Warren Buffett-led Berkshire Hathaway crept closer to a $1 trillion market value on Monday, a milestone that would put it among a rarefied list of American businesses, after it posted its second straight record annual profit.

The 93-year-old investing legend assured shareholders that the investment conglomerate, which is now the biggest financial firm by market capitalization, was 'built to last'.

Berkshire's Class A shares were trading 1.4% higher, while Class B shares, which carry higher voting rights and whose value is 1/1,500th of Class A shares, gained 1.3%. The conglomerate last had a market cap of over $915 billion.

In his annual letter to shareholders, Buffett, however, toned down expectations for share price, saying it did not have many lucrative investment opportunities left.

He told investors that Berkshire would perform slightly better than the "average American corporation", but anything beyond that is "wishful thinking", even as it had a cash pile of $167.6 billion.

"There remain only a handful of companies in this country capable of truly moving the needle at Berkshire, and they have been endlessly picked over by us and by others... All in all, we have no possibility of eye-popping performance," Buffett wrote.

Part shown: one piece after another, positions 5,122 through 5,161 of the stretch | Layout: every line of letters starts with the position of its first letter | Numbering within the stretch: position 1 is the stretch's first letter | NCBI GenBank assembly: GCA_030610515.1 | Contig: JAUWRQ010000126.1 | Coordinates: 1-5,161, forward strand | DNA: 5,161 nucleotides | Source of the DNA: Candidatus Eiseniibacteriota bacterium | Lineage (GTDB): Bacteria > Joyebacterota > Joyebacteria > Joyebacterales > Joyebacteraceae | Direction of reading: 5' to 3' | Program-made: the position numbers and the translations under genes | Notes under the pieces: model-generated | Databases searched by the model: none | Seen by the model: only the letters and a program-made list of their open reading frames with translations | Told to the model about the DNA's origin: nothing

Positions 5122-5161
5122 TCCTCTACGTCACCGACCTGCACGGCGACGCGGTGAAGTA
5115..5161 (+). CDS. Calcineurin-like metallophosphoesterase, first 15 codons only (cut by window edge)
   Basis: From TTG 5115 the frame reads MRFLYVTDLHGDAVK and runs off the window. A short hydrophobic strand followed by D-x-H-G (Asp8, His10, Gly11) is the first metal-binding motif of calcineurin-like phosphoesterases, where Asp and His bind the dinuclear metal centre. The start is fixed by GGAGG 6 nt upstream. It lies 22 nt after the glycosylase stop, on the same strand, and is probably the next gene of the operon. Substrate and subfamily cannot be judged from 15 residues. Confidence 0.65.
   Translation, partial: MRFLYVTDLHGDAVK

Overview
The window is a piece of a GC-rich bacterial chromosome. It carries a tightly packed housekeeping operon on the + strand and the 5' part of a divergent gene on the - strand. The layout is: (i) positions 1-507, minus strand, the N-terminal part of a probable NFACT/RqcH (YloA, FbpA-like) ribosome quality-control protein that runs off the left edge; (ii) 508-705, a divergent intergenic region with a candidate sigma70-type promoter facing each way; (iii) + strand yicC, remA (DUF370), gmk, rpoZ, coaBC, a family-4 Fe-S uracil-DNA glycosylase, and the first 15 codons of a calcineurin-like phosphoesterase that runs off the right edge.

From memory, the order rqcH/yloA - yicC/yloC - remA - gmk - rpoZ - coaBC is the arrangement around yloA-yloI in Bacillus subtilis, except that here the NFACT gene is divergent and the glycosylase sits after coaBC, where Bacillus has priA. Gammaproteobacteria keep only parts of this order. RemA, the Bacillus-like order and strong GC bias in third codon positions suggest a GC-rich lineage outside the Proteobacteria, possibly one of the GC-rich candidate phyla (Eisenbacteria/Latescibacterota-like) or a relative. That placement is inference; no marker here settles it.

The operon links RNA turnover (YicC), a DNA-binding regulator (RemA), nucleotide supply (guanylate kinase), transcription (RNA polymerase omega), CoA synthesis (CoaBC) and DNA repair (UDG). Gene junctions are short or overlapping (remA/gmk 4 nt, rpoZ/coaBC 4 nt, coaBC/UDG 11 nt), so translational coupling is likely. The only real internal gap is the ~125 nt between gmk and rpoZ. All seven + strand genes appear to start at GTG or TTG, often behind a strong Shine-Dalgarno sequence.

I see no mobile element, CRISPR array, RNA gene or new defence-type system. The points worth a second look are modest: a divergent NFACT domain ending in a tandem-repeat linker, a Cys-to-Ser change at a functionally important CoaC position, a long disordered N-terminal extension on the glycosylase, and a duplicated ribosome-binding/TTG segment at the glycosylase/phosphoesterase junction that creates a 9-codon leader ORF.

Investors closely watch Berkshire as its results are often seen as a bellwether for the U.S. economy.

"While this reads as if Buffett is saying that global equities are fairly valued, the truth is more nuanced than that," Nicholas Colas, co-founder of DataTrek Research, wrote in a note.

"Berkshire is a huge business and needs to take substantial positions in large companies in order to 'move the needle'. Markets are generally good at pricing those sorts of stocks, hence the lack of opportunities."

Buffett in his letter also mourned the passing of his longtime second-in-command Charlie Munger, while assuring investors that vice Chairman and designated successor Greg Abel was "ready to be CEO of Berkshire tomorrow".

Berkshire's annual operating profit climbed 21% to $37.4 billion on improved underwriting and higher investment income from the insurance segment. Operating profit for the fourth quarter also came in ahead of analysts' expectations.

Separately, it disclosed on Monday that the U.S. government has threatened to sue its PacifiCorp unit over its alleged failure to cover $356 million in costs associated with the 2020 Slater wildfire in southern Oregon and northern California.


(Reporting by Niket Nishant and Manya Saini in Bengaluru; Editing by Arun Koyyur)